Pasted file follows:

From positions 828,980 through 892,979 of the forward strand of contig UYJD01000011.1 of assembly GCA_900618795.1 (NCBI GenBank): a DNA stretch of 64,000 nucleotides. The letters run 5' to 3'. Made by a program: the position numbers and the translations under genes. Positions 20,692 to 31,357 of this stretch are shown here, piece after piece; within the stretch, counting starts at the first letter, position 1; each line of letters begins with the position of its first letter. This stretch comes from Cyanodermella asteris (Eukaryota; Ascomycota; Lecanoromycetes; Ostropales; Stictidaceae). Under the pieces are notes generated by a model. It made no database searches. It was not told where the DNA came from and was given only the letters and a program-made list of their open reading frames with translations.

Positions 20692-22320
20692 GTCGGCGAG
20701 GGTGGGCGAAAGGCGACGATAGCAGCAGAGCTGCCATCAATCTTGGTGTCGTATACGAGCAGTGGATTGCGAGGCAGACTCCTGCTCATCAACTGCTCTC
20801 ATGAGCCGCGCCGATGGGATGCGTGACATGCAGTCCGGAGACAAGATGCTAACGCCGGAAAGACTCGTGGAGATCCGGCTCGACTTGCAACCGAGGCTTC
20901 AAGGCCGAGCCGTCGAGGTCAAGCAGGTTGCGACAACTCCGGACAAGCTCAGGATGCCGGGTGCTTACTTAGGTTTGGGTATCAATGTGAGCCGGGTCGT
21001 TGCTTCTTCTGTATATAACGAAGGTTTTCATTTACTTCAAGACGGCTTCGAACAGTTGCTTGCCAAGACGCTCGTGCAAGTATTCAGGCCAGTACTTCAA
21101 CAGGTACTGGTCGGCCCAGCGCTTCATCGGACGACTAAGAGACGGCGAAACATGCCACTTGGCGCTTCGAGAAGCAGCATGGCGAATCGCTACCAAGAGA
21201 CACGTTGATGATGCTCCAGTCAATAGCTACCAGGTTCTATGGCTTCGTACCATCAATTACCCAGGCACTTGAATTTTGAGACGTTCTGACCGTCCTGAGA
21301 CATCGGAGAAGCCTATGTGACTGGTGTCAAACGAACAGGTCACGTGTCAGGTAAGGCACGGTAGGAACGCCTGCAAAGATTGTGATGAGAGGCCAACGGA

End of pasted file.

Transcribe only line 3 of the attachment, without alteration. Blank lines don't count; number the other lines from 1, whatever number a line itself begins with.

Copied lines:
20692 GTCGGCGAG